HRD Program Teaches Workplace Skills
Edgecombe Community College is making it a little easier for job seekers to be successful.
To ensure that job seekers are job ready, the college offers free classes on basic workplace skills through its Human Resources Development program.
“These classes are designed for the unemployed and underemployed adults in our area,” explains Sylvia Hinton-Grant, director of Human Resources Development (HRD) at ECC.
The HRD program focuses on employability skills training, career development counseling, and skill assessment services, along with all essential “soft skills” that are required for employers.
Among the most familiar HRD programs is the Career Readiness Certificate (CRC), a job skills assessment system. The CRC is based on WorkKeys, a nationally recognized skills assessment tool developed by ACT, Inc.
The assessment is divided into four tests: WorkPlace Documents, Applied Mathematics, Graphic Literature, and Applied Technology. The student’s score determines what certificate level is awarded – bronze, silver, gold, or platinum.
The CRC credential gives employers and job seekers a uniform, standard, objective measure of key workplace skills. It certifies that an individual has workplace skills that are transferable between industry sectors and across jobs within a sector.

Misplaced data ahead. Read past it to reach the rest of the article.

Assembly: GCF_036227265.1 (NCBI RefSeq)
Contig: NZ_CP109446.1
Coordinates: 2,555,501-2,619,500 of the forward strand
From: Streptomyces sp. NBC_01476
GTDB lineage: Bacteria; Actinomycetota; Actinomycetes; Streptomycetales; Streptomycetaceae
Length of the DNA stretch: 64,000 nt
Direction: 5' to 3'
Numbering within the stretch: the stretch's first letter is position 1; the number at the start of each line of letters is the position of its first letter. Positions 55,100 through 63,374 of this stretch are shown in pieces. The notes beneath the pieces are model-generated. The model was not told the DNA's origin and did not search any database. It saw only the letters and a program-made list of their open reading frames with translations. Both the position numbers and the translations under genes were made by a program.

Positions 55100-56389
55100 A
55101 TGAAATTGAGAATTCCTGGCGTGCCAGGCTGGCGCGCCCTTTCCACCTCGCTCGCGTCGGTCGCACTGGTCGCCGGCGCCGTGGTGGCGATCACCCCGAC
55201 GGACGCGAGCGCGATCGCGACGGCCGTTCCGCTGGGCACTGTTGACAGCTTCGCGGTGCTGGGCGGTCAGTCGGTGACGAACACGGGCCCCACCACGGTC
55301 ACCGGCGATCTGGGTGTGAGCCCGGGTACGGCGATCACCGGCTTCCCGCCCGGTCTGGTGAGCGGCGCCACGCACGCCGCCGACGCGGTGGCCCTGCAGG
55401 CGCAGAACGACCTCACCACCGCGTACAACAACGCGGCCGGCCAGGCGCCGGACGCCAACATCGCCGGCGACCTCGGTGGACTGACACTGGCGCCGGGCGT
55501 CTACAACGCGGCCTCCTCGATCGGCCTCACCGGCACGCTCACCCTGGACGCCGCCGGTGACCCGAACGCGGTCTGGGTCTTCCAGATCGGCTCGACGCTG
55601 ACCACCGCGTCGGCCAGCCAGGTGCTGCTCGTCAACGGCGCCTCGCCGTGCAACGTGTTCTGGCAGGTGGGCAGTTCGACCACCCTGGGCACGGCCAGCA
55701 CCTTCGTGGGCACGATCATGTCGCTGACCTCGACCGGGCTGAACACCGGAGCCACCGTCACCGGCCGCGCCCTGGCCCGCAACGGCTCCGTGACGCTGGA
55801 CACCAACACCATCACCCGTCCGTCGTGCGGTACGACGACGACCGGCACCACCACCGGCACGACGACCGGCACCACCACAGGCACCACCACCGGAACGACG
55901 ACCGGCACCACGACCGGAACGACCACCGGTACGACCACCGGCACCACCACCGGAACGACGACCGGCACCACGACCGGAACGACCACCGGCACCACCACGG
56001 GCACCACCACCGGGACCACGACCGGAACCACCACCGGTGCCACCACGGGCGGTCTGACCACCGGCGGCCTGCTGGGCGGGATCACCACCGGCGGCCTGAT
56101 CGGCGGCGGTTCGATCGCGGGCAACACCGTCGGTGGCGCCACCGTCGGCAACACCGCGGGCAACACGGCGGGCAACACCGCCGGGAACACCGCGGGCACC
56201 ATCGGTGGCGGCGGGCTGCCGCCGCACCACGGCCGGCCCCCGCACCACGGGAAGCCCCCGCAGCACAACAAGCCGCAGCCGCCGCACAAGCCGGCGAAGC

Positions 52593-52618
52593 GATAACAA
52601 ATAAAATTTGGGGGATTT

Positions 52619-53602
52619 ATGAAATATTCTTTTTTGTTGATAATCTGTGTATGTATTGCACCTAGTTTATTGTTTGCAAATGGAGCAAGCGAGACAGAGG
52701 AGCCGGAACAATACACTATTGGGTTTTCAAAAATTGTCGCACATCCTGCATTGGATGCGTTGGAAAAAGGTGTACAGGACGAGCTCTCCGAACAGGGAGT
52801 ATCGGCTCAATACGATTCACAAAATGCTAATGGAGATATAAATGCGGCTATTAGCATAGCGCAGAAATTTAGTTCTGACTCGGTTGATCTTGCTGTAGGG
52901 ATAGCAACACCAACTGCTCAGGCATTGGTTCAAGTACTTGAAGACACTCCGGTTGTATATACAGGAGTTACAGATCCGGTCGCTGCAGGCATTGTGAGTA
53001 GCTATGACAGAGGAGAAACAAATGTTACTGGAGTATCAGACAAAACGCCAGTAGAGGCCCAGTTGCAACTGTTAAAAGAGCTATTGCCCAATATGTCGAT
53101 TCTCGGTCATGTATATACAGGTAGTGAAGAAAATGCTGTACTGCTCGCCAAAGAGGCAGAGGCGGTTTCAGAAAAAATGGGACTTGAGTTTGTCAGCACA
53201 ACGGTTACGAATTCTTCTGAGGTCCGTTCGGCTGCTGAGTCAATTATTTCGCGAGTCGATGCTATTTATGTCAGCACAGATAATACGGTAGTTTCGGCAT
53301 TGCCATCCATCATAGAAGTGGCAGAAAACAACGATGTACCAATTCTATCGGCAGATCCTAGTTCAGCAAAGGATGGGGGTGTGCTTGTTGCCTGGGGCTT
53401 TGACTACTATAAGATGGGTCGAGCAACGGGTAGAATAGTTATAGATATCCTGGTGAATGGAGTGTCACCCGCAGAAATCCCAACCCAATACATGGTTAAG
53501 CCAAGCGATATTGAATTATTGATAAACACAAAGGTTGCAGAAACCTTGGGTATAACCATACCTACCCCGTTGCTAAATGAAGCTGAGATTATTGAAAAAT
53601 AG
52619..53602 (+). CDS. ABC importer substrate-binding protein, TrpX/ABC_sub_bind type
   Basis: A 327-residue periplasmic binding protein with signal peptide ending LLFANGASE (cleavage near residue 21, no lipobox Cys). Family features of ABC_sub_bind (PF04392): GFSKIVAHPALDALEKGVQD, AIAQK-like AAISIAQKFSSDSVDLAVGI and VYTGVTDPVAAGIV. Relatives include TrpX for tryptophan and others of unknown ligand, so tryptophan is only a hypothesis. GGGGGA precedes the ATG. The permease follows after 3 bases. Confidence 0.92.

Hinton-Grant says many employers in the area use the CRC assessment program to determine the skill sets of applicants.
To help job seekers prepare for the tests, ECC offers free CRC prep classes. Students learn basic math skills and reading comprehension as well as time assessment skills, which show how quickly students find things in certain situations.
CRC prep classes are held over three days, and the test is administered on the fourth day.
Edgecombe Community College has offered the Career Readiness Certification program for 20 years. Many ECC academic programs require their students to complete the assessment, and all ECC students are encouraged to take the tests.
Since 2015, the college has awarded nearly 1,900 CRC certificates, and almost 60 percent of these were the silver level. Prior to the pandemic, from 2015 through 2019, about 330 ECC students earned a CRC credential each year. Since the pandemic, these numbers have decreased slightly.
But the Career Readiness Certificate assessment remains an important tool for many employers. Numerous companies in Eastern North Carolina rely on the CRC testing process as part of their application process. In July, for example, ECC tested 24 people for Hitachi-Astemo, formerly Keihin Carolina System Technology.
“Cummins requires it, and so does OIC,” Hinton-Grant says. “I get calls all the time from companies who ask if we know anyone with a CRC who is ready to work.”
Also available through the HRD program are classes that focus on “soft skills, like how to remain calm in an interview, resume writing, and resume building,” she adds.
“In addition, we teach ‘employability skills,’ such as teamwork and problem solving,” she continues. “Another class called ‘Working Smart’ focuses on how to deal with conflict resolution. Instead of flying off the handle, the coursework focuses on helping students strengthen self-management.”
To learn more about Human Resources Development at ECC, please contact Sylvia Hinton-Grant at firstname.lastname@example.org.